I did a little searching every now and then. Google. Facebook. MySpace. Nothing ever came up. It’s tough when the adoption process took place in a foreign country, was completely closed, and then not researched at all  for over 20 years. I began to feel something was missing in my life. An identity of my own, of sorts…just wasn’t there.

Where did I come from?

Jump forward to recent history, almost 2 years ago. I met someone who is very, very special to me. This person grew up with her biological mother, but not her biological father. When she was a teenager, her mother told her who her father was, and her step-father helped her locate where he was, as well as contact information for him. For whatever reason, this amazing young woman decided to contact her father. A relationship developed, along with relationships with all of her father’s family. She became a part of that family, as if she always had been.

Shortly after that, her father passed away suddenly, and without warning.

I had heard her story before I actually met her. It broke my heart. After I met her, it made my heart melt. By choosing to be brave and find her father, she had a chance to meet him, love him and become a part of his family. It didn’t matter how much time they had, her bravery, and his love gave them time they never would have had otherwise…and a lifetime of love from his family.

All of a sudden, my own birth mother’s mortality was something that dawned on me. Until that point, I always thought I could find her whenever it made sense to me. Now, I wondered if I’d waited too long.

A thousand questions began to develop in my mind. Who is this woman who had given me away? What is she like? Am I like her in any way? Could some of my quirks be something passed down? What color eyes does she have? Where does my mousey brown hair come from? Do I have siblings? Would she want to know me? …or her own biological grand-daughter? If she would want to…would I be willing to let go and accept that I really have no idea what I may find? Would I be able to put myself and my daughter through that? If not, would I always regret it?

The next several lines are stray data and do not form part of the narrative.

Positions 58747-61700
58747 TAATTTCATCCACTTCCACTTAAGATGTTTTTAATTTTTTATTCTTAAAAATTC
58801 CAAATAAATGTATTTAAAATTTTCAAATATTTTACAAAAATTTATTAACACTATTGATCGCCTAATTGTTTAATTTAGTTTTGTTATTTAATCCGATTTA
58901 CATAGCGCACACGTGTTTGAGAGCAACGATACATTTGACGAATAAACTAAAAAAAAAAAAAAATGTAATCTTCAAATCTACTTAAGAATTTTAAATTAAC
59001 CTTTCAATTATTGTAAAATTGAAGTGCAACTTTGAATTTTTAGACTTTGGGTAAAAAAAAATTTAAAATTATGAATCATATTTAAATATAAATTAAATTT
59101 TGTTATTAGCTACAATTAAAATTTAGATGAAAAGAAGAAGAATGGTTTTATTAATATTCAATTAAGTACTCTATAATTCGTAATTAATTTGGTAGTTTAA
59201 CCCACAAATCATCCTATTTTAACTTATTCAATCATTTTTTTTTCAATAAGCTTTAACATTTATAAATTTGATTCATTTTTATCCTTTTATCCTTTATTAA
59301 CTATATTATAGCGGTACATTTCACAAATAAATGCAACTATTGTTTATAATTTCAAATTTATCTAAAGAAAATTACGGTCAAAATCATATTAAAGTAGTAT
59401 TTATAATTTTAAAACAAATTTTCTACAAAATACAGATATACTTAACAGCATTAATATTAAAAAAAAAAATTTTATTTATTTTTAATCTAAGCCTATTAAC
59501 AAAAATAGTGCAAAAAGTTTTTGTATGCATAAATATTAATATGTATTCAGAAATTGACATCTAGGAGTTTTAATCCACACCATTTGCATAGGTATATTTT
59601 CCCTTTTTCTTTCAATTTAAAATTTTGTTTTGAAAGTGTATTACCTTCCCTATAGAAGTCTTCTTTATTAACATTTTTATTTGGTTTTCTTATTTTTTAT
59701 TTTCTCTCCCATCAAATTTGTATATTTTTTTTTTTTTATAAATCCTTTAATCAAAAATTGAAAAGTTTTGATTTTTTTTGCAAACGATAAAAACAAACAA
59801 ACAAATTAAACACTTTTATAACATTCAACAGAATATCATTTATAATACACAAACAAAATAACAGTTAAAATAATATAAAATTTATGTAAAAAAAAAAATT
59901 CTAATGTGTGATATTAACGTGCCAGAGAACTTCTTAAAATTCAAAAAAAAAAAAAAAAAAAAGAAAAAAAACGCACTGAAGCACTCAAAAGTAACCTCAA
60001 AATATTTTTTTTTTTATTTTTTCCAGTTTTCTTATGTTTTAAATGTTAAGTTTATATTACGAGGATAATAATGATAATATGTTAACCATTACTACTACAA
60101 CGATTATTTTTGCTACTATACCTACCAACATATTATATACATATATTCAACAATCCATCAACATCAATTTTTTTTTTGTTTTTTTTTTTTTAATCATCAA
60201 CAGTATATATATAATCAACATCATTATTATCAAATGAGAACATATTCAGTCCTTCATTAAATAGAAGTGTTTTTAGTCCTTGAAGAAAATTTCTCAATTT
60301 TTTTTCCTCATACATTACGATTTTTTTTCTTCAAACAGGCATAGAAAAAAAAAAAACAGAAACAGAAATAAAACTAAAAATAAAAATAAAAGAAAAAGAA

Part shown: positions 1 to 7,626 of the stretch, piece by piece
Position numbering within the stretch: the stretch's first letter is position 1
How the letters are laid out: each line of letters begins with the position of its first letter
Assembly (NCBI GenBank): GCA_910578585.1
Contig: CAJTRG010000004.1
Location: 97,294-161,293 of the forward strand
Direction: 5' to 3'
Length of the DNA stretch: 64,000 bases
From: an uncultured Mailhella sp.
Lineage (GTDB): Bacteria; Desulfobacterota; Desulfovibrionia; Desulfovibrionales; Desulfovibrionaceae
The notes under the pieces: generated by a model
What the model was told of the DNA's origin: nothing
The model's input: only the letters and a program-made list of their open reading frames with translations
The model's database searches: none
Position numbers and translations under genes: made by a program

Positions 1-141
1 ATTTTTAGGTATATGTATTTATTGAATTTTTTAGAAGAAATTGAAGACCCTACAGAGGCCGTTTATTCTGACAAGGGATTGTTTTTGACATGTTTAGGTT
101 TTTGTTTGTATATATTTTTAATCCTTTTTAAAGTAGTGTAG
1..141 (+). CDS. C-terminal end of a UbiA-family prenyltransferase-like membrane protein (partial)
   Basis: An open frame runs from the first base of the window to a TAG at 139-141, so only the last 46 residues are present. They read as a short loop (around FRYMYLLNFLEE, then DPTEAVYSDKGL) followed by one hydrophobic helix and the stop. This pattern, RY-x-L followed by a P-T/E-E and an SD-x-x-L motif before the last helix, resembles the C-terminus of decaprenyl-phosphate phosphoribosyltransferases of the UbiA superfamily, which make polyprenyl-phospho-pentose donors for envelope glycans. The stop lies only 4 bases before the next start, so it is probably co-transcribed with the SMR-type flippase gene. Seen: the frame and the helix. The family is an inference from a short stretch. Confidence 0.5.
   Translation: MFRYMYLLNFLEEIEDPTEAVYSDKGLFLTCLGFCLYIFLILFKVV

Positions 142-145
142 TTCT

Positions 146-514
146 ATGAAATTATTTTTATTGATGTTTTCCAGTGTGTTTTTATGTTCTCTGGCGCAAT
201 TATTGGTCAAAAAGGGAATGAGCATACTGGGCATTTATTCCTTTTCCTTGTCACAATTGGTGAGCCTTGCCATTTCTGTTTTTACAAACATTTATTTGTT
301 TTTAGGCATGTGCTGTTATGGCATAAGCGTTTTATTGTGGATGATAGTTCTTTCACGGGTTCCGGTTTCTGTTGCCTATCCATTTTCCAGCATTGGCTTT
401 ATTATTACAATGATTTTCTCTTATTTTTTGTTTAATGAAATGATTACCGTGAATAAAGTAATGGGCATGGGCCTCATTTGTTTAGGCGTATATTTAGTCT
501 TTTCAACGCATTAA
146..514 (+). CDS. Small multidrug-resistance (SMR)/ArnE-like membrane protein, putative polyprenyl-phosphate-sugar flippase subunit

Months went by. I wasn’t sure what to do. I talked about it, slept on it, and cried over it…and a decision was made.

I’ll tell you about that choice, and the lessons I’ve learned from it…on Monday.

*Updated 10/25/11

23 Comments to “My Adoption Story – Part One”

  1. Jamie, I just read your email to me and immediately popped over to read this post. I am so intrigued by your story and cannot wait to learn more!!!

  2. Thanks for sharing your blog with me. 🙂 I am looking forward to reading more of your story.

  3. Jamie – Good post – will check back on Monday (I am the other author on the adopted ones – Shadow is the author of the post you read).

  4. what an amazing story, jamie! my husband and i talk all the time about adopting (both by choice and because we have dealt with fertility issues in the past) and i think it is such a wonderful option and a selfless act by mothers who make the greatest sacrifice in providing their child a better life.

    • Hi Kathleen…I’m not trying to hijack Jamie’s post but I’d just tell you that before you adopt, read other blogs written by adult adoptees to get a better understanding of what you may be in for if you do decide to go that route.

      • Christina, I totally agree! I’m sure she’s looking into all avenues…and Monday’s post will shed some light on the not-so-sunny side of being an adult adoptee. There certainly are a lot of factors to think about and it’s so important to understand all sides!

  5. You are amazing for sharing this! I am looking forward to reading more!